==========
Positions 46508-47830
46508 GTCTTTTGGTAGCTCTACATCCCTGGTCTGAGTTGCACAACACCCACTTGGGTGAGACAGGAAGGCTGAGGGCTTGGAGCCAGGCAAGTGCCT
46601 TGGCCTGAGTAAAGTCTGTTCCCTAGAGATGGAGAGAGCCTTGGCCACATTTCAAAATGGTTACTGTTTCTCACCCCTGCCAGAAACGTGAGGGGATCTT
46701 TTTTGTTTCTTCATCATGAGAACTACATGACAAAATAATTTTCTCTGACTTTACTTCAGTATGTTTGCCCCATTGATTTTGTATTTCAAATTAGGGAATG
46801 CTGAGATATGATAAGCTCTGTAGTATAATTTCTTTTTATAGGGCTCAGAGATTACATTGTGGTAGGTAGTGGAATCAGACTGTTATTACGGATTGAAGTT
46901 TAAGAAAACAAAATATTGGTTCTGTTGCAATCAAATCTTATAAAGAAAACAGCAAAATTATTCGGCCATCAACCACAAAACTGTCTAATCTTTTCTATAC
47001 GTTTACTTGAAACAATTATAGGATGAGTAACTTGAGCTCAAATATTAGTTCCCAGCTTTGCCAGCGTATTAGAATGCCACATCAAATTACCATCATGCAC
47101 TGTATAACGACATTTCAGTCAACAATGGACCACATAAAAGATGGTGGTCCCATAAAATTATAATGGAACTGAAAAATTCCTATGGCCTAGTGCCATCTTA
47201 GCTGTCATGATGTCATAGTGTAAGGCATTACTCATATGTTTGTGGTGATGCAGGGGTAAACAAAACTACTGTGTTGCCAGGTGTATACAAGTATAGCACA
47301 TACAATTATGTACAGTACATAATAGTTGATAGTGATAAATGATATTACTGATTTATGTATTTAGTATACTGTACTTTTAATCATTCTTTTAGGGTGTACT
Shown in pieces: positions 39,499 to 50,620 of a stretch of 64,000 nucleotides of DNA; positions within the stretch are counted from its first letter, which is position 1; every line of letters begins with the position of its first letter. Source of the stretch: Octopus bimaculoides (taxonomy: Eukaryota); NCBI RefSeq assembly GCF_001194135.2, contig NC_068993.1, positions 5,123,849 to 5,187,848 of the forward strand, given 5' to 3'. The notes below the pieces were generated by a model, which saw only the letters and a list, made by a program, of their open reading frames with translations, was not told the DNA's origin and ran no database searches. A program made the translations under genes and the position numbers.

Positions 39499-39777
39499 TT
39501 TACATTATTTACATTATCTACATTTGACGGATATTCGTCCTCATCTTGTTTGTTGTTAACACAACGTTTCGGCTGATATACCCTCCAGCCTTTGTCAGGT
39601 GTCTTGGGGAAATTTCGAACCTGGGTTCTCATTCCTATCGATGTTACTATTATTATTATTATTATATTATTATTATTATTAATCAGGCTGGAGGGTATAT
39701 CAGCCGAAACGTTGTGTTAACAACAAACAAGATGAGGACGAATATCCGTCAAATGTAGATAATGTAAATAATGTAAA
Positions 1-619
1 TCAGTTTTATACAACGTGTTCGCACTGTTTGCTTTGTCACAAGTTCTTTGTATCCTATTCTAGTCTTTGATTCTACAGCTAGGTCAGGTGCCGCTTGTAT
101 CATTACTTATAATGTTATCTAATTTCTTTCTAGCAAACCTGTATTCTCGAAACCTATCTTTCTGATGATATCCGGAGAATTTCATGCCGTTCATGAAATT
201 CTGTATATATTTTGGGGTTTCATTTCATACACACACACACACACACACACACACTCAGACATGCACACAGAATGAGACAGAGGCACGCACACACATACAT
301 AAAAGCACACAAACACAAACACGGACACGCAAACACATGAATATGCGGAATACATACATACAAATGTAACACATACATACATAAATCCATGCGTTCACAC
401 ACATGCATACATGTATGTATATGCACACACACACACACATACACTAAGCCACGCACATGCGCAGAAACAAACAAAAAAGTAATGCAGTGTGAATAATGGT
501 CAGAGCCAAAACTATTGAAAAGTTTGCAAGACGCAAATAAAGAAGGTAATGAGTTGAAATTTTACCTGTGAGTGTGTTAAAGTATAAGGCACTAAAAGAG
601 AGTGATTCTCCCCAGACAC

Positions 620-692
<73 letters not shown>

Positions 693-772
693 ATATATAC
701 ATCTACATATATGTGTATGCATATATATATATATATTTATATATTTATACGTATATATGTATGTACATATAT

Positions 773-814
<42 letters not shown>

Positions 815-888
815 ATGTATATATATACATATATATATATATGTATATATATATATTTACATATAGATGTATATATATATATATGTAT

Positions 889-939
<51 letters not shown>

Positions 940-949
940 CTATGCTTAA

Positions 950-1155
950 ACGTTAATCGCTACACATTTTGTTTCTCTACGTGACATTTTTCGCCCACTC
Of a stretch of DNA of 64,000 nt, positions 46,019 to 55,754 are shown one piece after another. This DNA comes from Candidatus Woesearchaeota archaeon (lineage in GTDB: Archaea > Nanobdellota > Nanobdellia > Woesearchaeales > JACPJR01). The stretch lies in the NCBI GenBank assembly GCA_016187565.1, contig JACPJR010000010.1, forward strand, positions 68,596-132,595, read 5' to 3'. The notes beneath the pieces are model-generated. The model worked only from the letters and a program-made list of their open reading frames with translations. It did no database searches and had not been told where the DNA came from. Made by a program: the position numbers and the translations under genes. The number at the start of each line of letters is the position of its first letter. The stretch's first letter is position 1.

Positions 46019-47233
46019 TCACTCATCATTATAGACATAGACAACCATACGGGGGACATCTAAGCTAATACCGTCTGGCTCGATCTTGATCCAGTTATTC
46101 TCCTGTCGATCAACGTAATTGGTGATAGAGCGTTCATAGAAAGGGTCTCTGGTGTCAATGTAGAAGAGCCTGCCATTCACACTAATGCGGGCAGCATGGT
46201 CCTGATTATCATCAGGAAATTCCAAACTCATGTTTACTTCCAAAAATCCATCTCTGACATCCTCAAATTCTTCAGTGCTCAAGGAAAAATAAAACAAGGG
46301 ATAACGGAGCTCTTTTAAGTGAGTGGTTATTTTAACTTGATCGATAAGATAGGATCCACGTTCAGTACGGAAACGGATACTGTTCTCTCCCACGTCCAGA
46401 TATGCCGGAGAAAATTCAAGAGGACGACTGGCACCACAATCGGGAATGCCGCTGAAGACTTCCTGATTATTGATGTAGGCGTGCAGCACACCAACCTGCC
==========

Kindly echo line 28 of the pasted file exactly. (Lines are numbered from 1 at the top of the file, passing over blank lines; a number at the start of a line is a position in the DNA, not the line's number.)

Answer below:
693 ATATATAC